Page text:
Album Review: Jay-Z & Kanye West’s ‘Watch the Throne’

'Watch The Throne' is the collaborative album with Jay-Z and Kanye West featuring the track 'Otis.'

'Watch The Throne' is the collaborative album with Jay-Z and Kanye West featuring the track 'Otis.'

Mary Pham

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'Watch The Throne' is the collaborative album with Jay-Z and Kanye West featuring the track 'Otis.'

The long awaited collaboration between mega hip-hop artists, Jay-Z, and producer/rapper Kanye West became a reality earlier this month when their album, “Watch the Throne” was released. The combination of Jay-Z’s punch line rhymes and West’s mood setting voice, resting upon 808 beats, dub-step bass lines and spacey sounds tell the story of two gentlemen and their efforts to go H.A.M (Hard as a Motherf**ker).

The celebration begins early with “Lift Off.” As the duo commemorate their homecoming through the assistance of Beyonce Knowles, whose high hitting notes in the chorus, add an angelic and free bearing sound – almost glorifying like. The liberating spacing between horns and drums reminds us of West’s “All of the Lights.” But before one can assume where West is going, he direction shifts the last minute and he goes back to an earlier style, reminiscent of West’s first product, “Late Registration.”

“Ni**as in Paris” must be the hardest track on the entire album. The slow to fast pace of the beat, synthetic voice in the background only amplifies the strength behind Jay-Z and West’s voices as they rap. While a Will Farrell quote, off of “Blades of Glory,” plays at the end of the song, it sums up the duos mentality on the impact of hip-hop. “No one knows what it means, but it’s provocative … it gets the people going.”

Sampling the late, Otis Redding, West, once again, let’s the world know he still has the ability to transform an oldie-but-goodie into a radio hit. “Otis” shows off the duo’s lyrical talent, as they go back and forth on the song. Adding a classic hop-hop touch as we have seen others like before them. Like, Eric B. & Rakim, Doug E. Fresh & Slick Rick or Q-tip & Phife Dawg from A Tribe Called Quest.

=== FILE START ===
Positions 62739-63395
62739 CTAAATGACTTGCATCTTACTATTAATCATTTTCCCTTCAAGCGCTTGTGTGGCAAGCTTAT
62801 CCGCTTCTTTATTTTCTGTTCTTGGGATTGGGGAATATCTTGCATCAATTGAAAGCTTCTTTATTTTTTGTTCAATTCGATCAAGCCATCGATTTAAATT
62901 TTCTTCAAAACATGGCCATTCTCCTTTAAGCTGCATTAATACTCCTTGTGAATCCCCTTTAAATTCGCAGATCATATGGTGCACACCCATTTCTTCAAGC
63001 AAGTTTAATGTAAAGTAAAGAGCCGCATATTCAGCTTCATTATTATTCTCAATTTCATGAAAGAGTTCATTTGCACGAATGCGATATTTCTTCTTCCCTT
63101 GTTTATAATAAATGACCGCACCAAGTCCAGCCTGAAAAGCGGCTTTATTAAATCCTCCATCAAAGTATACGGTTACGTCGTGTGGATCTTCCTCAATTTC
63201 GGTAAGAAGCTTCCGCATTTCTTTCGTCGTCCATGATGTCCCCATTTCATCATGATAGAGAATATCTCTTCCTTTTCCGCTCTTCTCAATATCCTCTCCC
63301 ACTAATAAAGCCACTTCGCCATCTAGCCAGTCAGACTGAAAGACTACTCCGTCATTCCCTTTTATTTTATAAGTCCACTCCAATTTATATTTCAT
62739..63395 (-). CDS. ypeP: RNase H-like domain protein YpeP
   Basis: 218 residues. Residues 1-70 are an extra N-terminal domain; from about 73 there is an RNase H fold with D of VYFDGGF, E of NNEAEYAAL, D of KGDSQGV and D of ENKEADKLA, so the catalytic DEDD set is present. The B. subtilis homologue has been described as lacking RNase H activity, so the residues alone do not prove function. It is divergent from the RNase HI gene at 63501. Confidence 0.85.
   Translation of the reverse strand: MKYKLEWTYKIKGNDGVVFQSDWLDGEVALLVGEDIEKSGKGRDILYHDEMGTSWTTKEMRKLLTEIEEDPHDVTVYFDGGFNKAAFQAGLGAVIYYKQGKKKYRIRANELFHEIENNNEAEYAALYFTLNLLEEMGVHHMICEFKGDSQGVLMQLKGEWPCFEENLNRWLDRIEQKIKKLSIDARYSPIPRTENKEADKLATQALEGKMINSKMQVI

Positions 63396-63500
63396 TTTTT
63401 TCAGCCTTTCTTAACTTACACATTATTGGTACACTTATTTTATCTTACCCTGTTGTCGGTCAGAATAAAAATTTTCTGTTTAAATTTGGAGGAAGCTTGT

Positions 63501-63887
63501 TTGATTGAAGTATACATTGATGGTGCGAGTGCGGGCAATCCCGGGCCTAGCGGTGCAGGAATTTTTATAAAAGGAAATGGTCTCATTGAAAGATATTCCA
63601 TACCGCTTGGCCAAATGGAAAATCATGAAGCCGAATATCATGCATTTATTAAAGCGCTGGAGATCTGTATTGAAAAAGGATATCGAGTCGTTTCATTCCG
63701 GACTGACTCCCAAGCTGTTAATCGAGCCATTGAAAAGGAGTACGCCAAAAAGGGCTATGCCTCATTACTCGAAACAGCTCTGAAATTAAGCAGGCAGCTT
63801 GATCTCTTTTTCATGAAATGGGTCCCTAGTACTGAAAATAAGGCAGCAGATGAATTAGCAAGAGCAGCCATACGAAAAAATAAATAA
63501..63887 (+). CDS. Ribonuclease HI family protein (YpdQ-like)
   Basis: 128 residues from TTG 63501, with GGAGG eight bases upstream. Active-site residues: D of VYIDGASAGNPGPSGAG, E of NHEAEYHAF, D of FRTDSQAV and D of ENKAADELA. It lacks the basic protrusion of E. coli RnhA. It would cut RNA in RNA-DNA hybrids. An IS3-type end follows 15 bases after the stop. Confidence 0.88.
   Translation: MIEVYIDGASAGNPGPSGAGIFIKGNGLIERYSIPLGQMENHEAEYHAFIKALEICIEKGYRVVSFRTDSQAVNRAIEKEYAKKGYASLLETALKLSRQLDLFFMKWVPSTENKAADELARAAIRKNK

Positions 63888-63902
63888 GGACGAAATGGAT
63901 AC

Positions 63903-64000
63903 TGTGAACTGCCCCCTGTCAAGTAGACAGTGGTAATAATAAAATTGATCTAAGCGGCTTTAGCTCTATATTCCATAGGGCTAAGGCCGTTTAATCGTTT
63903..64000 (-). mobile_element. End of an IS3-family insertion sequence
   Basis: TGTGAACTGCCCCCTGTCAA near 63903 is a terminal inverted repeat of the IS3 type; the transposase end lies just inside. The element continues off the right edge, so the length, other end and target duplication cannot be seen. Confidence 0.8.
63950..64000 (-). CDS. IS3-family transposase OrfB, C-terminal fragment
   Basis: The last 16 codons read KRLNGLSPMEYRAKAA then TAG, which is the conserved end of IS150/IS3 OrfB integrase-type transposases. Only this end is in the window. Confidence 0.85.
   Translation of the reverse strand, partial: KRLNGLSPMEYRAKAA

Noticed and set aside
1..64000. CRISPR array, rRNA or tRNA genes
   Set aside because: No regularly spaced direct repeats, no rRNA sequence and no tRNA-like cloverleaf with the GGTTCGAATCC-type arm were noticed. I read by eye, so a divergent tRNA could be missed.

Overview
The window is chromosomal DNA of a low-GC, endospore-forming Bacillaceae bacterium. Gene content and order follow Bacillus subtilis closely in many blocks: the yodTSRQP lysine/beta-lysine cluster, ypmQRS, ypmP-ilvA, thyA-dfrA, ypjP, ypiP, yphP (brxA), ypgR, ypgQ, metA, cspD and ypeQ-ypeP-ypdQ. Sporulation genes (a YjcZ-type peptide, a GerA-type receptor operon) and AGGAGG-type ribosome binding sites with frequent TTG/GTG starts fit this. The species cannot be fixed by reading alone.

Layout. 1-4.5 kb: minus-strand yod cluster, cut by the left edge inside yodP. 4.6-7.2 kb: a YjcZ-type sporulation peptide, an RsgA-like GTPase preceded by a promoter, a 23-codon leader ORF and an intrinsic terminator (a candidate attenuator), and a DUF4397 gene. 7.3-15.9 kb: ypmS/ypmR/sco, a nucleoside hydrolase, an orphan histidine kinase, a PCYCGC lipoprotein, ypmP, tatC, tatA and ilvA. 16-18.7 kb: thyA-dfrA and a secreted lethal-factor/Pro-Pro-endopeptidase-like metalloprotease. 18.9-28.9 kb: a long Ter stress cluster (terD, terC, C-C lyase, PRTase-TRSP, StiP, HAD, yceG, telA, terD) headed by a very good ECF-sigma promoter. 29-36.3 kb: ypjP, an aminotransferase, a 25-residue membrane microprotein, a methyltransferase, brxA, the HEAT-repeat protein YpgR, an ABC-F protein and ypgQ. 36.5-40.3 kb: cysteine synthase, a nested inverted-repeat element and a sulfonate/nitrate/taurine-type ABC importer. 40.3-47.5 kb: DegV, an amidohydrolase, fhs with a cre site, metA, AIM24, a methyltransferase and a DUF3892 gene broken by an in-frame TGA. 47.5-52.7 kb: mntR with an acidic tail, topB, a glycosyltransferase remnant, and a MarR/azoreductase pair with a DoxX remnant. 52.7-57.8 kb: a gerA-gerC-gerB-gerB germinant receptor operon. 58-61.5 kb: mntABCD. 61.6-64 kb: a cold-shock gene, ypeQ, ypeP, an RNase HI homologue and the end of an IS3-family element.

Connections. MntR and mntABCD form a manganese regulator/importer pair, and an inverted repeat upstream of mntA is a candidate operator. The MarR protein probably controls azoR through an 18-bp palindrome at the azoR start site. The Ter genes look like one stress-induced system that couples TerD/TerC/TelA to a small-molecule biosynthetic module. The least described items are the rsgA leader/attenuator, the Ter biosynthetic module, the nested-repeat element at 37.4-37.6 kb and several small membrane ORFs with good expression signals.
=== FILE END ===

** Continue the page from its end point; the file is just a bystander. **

“Who Gon Stop Me” is an example of the great hustle and hunger that drives the American youth: “Street-smart and I’m book smart/coulda been a chemist cause I cook smart,” Jay-Z says, as he raps over a heavy bass line with West’s voice blending in and out of the track against a series of various sirens. Creating a hard, yet mesmerizing echo that is constantly being flipped against a variety of different sounds, which makes this track so experimental compared to the rest.

The outcome, two hip-hop artist that once again, influenced the genre of which they represent. West, whose grown beyond his roots on “Late Registration” to his mellow-dramatic moments in “808 Heartbreak” and experimental sound on “Dark Fantasy.” While Jay-Z’s calm, simple word play on “Reasonable Doubt” to the complexity of “The Black Album” evidently reveal that this dynamic duo did not just come to play; but came to show the game they are here to stay.

Rating: 4 out of 5 stars